Two weeks ago I already told you about my favourite technique to give positive feedback. If you need a little reminder, you can read that blog here.
I don’t know how much you’ve practiced so far but you might have encountered some of the issues below so… I figured that I’d address them one by one …
You’re still feeling some resistance
Well, I totally get it. Every year I tell this story in my trainings to hundreds of people. Most of them are a bit sceptical (to say the least!). Sighs, rolling eyes, I see it all! Until they read the fish that they received from their fellow-participants… That’s the moment many of them change their mind…
Practice makes perfect
Some of my courses take longer: several modules over several months. Usually I explain the technique during module 1 and then they get to try it out. During module 2, there is a second round. Often I notice that it gets easier for most people. It’s something you can learn. You get better in observing and stating certain behaviour. It becomes more natural.
You’re making it harder than it is
You want to say something ‘deep’, you find it difficult and therefore… you don’t say anything… When it comes to fish, you really want to keep it simple. You want to be as specific as possible. Somebody said something, did something and… for one reason or another, you liked it! And you want to share that.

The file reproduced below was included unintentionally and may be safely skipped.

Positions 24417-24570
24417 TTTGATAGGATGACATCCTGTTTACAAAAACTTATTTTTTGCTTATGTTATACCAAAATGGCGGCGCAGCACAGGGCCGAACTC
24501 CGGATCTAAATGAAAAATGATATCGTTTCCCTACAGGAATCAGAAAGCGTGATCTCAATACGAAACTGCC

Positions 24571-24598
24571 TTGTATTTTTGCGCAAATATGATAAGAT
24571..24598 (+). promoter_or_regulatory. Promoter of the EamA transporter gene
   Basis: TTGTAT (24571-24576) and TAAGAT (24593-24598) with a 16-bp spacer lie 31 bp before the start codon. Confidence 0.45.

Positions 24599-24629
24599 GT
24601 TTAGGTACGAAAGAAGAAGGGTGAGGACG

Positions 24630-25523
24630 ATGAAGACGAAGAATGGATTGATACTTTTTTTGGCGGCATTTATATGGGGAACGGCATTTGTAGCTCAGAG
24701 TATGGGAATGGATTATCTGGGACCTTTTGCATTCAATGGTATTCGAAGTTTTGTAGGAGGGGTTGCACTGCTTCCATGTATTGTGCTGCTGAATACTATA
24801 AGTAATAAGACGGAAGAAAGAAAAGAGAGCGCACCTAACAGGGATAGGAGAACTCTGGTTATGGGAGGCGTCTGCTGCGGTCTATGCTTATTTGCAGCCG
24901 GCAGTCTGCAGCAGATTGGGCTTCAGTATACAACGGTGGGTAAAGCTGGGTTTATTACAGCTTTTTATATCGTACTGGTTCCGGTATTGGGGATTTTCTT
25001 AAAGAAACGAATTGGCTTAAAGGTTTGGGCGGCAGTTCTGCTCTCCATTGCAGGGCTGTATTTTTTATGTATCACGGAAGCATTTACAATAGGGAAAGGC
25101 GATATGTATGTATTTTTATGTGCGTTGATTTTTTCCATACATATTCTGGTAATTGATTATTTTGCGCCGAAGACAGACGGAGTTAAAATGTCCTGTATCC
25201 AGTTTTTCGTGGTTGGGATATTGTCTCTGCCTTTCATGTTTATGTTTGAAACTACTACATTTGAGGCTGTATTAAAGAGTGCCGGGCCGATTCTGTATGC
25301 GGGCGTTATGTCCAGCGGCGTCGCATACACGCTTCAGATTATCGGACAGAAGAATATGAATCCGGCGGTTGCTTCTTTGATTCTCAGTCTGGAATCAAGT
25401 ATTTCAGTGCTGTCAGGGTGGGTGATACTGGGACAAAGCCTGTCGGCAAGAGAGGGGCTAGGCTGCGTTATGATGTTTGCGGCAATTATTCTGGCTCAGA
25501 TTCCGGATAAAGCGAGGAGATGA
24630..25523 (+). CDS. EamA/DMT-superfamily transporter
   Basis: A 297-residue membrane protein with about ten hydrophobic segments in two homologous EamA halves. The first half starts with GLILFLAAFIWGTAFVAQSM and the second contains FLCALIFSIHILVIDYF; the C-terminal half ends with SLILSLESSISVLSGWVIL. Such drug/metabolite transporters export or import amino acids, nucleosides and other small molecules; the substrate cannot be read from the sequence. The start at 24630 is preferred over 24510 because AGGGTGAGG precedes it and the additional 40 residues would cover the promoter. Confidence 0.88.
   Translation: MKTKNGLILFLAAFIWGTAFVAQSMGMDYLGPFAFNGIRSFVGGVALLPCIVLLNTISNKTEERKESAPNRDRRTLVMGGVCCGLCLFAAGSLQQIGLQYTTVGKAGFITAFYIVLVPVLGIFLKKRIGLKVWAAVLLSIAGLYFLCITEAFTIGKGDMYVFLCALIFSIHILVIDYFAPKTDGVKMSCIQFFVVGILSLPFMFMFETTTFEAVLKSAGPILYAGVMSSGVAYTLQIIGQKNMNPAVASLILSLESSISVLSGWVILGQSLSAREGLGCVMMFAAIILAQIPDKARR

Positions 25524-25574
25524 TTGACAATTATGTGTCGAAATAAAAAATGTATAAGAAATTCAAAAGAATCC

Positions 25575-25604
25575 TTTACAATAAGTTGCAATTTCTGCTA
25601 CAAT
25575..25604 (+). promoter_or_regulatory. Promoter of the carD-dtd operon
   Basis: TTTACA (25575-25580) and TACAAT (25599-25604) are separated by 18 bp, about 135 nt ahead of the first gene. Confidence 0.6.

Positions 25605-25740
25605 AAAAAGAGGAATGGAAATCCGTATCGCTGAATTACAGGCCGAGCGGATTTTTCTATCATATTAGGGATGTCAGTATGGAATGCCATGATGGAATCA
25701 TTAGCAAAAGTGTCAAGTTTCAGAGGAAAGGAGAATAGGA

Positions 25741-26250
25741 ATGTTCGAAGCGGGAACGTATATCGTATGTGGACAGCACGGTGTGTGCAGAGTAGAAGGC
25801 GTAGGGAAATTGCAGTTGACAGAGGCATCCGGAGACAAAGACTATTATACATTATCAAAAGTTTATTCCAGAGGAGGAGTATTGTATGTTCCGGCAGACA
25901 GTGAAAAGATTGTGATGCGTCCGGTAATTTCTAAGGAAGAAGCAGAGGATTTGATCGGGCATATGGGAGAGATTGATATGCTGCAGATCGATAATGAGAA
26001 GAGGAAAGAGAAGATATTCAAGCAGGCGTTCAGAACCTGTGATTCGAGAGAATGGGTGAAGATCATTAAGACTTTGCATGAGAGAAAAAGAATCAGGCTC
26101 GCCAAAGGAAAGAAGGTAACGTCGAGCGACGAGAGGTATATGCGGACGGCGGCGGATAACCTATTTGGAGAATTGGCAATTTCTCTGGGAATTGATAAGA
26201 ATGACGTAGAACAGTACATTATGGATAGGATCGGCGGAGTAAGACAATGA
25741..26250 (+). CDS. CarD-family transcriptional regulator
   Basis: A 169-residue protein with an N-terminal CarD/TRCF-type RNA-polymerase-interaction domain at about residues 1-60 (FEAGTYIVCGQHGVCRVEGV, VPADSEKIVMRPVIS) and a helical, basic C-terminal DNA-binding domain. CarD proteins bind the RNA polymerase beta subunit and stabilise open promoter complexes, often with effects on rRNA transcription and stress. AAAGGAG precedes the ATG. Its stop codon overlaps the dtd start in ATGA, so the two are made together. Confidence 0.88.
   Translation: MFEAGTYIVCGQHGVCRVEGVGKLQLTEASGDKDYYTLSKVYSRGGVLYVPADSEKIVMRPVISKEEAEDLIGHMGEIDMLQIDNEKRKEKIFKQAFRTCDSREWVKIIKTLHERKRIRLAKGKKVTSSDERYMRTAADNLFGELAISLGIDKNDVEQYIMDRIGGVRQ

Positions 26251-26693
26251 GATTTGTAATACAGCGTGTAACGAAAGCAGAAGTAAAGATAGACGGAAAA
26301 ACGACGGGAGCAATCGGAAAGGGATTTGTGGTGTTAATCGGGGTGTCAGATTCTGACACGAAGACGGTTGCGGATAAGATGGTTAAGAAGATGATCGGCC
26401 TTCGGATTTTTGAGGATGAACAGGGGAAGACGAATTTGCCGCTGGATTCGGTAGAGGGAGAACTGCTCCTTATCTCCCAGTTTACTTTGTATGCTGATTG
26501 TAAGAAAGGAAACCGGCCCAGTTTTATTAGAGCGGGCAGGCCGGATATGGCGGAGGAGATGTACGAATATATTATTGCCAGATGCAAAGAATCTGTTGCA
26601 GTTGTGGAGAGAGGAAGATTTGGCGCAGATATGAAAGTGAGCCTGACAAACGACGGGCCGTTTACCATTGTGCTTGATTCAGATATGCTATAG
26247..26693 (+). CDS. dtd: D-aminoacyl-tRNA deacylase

You’re too general
This one is a bit linked to the previous one. You say something like: “I’ve noticed you are very friendly”. That is too general. What is it exactly that this person does that makes you say he/she is friendly? Did he smile at you? Did he ask if you were feeling ok? Be precise!
You can’t find anything positive to say about this person
He or she has probably been getting on your nerves for a while. And that’s why you can now only see the negative. As a first step, you might want to accept that there are some things that are bothering you (no point in denying that…) AND , at the same time, actively look for something positive. The smallest thing will do. Your other colleagues seem to like him… What do they see in him? It’s worth a try and in the end you’ll win too: as long as he gets on your nerves, you experience stress… Focussing on positive things = less stress!
You are worried that, if you give too many fish, the person will stop doing his best
Maybe he’ll get arrogant? In my experience, this is not the case. People like to be appreciated for what they do. The (working)relationship will improve and … giving fish does mean that you are no longer allowed to give (constructive!) negative feedback … In my view, there is room for both!
You are only giving fish when you need something
In that case I’m afraid you didn’t really get it… At that moment you are using it to ‘manipulate’… And don’t worry: people will pick up on it. Fish are supposed to be honest, if not they start to look like piranhas or jelly fish…
So… just get into the habit of giving more fish. At first you might have to plan for it (eg. ‘I will give one fish a day’ or ‘Today I really want to give on to x’). And you’ll see: after a while it becomes easier, fish come spontaneously and … both you and the receiver will have a lot of fun!
If you have any other tips to make this practice easier, please share below!
If you liked the above, you can sign up for more Tips & Tricks here. Looking forward to hearing from you!